by Imhathai Suwatthanasilp
Curator Nim Niyomsin
Exhibition: 18 January – 15 March 2020
Opening: Saturday 18 January 2020, 6-9pm
Galleries’ Night: Friday 14 February 2020, 6-11 pm
Images of nice architecture against a bright blue sky may look like images from travel photos, but if we tell you that these are temples, mosques, places of worship in Pattani province, what would you think? And if we tell you even more specifically that one of these places is the Krueseh Mosque, where there were 32 deaths, what would be your opinion?
(UN)SEEN is a new development of Imhathai Suwatthanasilp’s past series, see through – see true (2017). It was an art project that focused on the South Thailand Insurgency. That was when this issue received heavy media coverage. It was a hot topic with updated news on the ongoing conflict. Two years later and the media have lost interest, yet the problem persists. Because we are not seeing it, it doesn’t mean that the issue has been solved or gone.
By using light boxes, the artist intentionally makes a stark contrast to the subject at hand while reminding us of the role of mass media, from television, the Internet, to big bright billboards. All are constantly feeding news, information, advertisements and entertainment. Some may come with narrow perspectives and/or hidden agendas. And with billions of pieces of information flooding past in front of us, when we saw constant news about this issue, did we stop and pause and really look at the problem? Or did we just brush it aside like any other newsfeed?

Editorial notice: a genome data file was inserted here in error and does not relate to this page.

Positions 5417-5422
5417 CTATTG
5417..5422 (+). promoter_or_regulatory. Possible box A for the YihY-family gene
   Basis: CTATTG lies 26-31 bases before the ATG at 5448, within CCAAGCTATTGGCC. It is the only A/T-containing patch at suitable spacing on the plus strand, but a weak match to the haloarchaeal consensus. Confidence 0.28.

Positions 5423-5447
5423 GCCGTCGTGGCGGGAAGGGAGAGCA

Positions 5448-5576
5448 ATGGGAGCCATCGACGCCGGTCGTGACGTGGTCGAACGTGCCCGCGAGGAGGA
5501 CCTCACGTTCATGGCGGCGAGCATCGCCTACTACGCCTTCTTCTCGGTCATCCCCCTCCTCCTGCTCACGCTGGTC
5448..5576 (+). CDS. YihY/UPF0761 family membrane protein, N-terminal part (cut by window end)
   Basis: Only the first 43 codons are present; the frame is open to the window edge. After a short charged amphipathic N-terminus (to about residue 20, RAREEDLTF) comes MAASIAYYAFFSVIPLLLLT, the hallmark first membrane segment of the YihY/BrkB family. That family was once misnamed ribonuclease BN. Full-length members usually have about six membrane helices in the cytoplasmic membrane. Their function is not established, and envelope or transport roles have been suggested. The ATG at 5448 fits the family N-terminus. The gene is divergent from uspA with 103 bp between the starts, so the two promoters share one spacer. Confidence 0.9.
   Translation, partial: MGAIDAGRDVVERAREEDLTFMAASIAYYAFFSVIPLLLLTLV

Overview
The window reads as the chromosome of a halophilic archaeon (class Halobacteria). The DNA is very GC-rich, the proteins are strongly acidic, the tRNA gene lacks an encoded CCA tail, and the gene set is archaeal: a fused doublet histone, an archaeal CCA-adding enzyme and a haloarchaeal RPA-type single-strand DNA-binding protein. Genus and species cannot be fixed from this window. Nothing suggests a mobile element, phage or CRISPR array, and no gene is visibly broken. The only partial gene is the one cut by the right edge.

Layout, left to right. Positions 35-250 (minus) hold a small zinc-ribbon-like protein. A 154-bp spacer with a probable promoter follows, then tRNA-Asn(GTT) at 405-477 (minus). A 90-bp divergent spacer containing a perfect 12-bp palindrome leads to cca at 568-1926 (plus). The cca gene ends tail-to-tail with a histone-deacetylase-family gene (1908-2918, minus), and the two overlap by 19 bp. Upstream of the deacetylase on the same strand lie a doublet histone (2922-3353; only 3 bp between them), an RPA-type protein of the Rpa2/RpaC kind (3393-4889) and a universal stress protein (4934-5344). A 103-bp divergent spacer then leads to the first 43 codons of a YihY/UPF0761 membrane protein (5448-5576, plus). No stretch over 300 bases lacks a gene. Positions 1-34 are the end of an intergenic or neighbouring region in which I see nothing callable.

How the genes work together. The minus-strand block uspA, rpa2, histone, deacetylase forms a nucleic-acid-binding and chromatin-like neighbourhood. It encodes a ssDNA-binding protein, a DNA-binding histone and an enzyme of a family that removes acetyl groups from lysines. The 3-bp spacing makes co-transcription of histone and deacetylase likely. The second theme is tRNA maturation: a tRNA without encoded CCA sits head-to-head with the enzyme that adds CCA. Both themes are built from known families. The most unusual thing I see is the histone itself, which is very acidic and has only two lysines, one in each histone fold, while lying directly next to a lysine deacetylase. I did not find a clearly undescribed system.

Work in this series is a result of photos that were shot through human hair. The artist used the Facebook platform to receive hair donations, hair that came from both Thai Buddhists and Thai Muslims, inseparable and indistinguishable. These fragile hairs were then linked together one by one, prior to being woven into a delicate pattern intentionally reminiscent of the decoration on Islamic architecture. One set of photographs chose to focus on the foreground, a web of woven hair, dividing the background into small fractions, fragments of reality. While the other set, the focus was on the background emphasizing the architecture, but at the same time, our sight is blocked by the blurry lines of the hair. The circular shape of the images, set up in pairs, reminds us of human eyes, although they are purposefully atypical with both sides, left and right, slightly different. These artworks are inviting and directing us to see a certain structure in space and time, symbolic of the religious faith and beliefs that have co-existed in this socially and historically complex area.
Suwatthanasilp draws us to an issue that may have been forgotten. We are spectators, but are we only going to just look or are we going to react and push for the change? For this issue and for the next, the responsibility not only rests on the media but on all of us. This is the real Unseen Thailand, not like the slogans the government uses to promote tourism, but the part that many choose to un-see and forget.